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  • Stronger winds, bigger waves could be result of warmer ocean

    Surfers, kiteboarders, and other ocean joy-riders might be pleased with this latest bit of news. Wind speeds and wave heights have been increasing over the past quarter century, a result possibly linked to warmer waters caused by climate change. A study published last week in the journal Science states that wind speeds over the majority of the world’s oceans have increased by at least 0.25 percent to 0.5 percent per year, a cumulative increase of 5 to 10 percent over the last 20 years. That’s quite a bit of lift. Meanwhile, waves have jumped in height, but less significantly. The overall pattern is a higher growth in big, big waves, which makes sense since these kinds of waves tend to be generated by storms. Bigger storms, like hurricanes and cyclones, could be related to the ocean patterns and are long

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  • Under higher CO2 levels, plants take up more toxic materials

    Higher concentrations of CO2 in the atmosphere generally increase plant growth and productivity. Plants take up more nutrients from the soil. But according to a new study, they also take up more toxic materials from the soil. Benjamin Duval from the University of Illinois at Urbana-Champaign and colleagues showed in a paper published this month in the journal Environmental Science & Technology that contaminants in the soil become increasingly mobile in vegetation and that these toxins could be cycling faster through the ecosystem. “Plants can’t always distinguish toxic elements from nutrients,” Duval said in a review of his study published in Chemical & Engineering News. “For instance, arsenic can look a lot like phosphorous, which plants need for their metabolism.” Duval and company collected soil and oak tree samples from a site at the Kennedy Space Center in Florida run

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  • Rapid increases in greenhouse gases part of Earth’s history

    Rapid increases in greenhouse gases have happened more frequently in the Earth’s history than previously realized, according to a Scripps Institution of Oceanography-led study published last week in the journal Nature. Scientists have studied extensively the the Palaeocene-Eocene Thermal Maximum (PETM), about 56 million years ago, a period of rapid global warming that’s associated with a temperature spike on par with expectations for today’s global warming scenarios. But according to the Scripps Institute, there’s been a series of six smaller greenhouse gas fluxes during the same geologic time period (the Palaeocene and Eocene epochs, 65 to 34 million years ago). These so-called “modest hyperthermals” (meaning a rapid, pronounced period of global warming) had shorter durations and recoveries (about a 40,000 year cycle) and involved an exchange of carbon between surface reservoirs into the atmosphere and then into sediment. The researchers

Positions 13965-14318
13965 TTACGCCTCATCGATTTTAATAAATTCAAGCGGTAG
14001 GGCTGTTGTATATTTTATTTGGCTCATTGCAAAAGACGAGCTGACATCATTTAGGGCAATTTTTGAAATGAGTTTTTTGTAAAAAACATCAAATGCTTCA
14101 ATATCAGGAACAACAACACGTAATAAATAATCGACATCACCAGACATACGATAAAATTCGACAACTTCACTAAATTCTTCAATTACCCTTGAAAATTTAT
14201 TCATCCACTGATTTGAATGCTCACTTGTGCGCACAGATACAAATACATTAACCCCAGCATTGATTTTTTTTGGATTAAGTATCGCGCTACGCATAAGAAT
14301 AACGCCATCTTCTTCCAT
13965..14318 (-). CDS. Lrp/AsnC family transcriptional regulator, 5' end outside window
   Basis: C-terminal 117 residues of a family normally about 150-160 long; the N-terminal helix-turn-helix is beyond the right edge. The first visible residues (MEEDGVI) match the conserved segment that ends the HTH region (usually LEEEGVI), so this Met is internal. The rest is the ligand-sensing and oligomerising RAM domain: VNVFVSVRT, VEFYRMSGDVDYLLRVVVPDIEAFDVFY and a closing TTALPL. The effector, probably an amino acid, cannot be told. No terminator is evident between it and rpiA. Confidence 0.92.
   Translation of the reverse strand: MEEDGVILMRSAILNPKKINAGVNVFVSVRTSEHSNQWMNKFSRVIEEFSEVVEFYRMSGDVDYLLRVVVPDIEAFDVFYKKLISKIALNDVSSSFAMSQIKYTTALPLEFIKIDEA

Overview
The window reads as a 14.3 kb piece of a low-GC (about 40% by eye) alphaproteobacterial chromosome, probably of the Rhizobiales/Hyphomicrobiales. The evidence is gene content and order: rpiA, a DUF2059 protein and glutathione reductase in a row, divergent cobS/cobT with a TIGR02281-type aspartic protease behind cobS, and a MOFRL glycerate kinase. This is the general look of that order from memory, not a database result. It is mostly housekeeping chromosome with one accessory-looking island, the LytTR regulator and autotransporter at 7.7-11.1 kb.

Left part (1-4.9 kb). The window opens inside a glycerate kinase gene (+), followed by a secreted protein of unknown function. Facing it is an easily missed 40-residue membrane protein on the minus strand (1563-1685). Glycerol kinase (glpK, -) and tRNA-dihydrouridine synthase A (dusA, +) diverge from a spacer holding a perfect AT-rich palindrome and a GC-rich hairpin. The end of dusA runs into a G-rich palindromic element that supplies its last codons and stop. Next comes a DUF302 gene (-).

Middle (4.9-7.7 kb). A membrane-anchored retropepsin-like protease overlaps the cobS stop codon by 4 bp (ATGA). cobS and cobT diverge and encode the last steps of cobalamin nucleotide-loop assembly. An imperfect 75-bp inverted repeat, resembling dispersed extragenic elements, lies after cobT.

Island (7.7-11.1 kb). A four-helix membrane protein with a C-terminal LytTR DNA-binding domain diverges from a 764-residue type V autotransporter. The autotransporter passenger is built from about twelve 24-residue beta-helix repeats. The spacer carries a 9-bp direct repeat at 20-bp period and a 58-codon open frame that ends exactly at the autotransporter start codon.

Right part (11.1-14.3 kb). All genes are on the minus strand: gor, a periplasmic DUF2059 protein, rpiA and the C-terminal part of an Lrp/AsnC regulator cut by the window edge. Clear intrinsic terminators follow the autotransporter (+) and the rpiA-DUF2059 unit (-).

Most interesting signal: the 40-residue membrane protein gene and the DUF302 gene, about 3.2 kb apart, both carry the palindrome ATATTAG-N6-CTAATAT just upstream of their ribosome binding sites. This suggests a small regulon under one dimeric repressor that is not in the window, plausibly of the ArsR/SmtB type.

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  • Earlier phytoplankton blooms in Arctic could affect food chain

    Tiny phytoplankton are taking to warmer Arctic waters by blooming almost two months earlier in the spring season. A new study published in the April edition of the journal Global Change Biology says that the earlier bloom has consequences for the Arctic food chain and carbon cycling. It may sound like a good thing. Phytoplankton, the nutritive basis for much of ocean life, stimulates the production of zooplankton, which provides forage for larval fish, and so on. But more of it out there, at an earlier point in the season, could be disrupting the food web. The researchers, led by Mati Kahru at the Scripps Institution of Oceanography at the University of California, San Diego, say there could develop a mismatch between the reproductive cycles of marine organisms. For example, shrimp may have adapted their egg hatching times to the

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  • Polar ice sheet melt largest source of sea level rise

    Melting ice sheets from Greenland and Antarctica has long been tied to rising sea levels. But these two sources are outpacing all others — including mountain glaciers and ice caps — t0 become the dominant feature in raising the seas, according to a new study slated for publication this month in the journal Geophysical Research Letters. Part of the reason for the significance of these polar ice sheets is that the rate of melt is accelerating. Researchers at the University of California, Irvine and colleagues found that the two sheets lost a combined average of 36.3 gigatonnes more than they did the previous year. Mountain glaciers and ice caps are melting too, but at a rate three times smaller than the ice sheets. “That ice sheets will dominate future sea level rise is not surprising — they hold a lot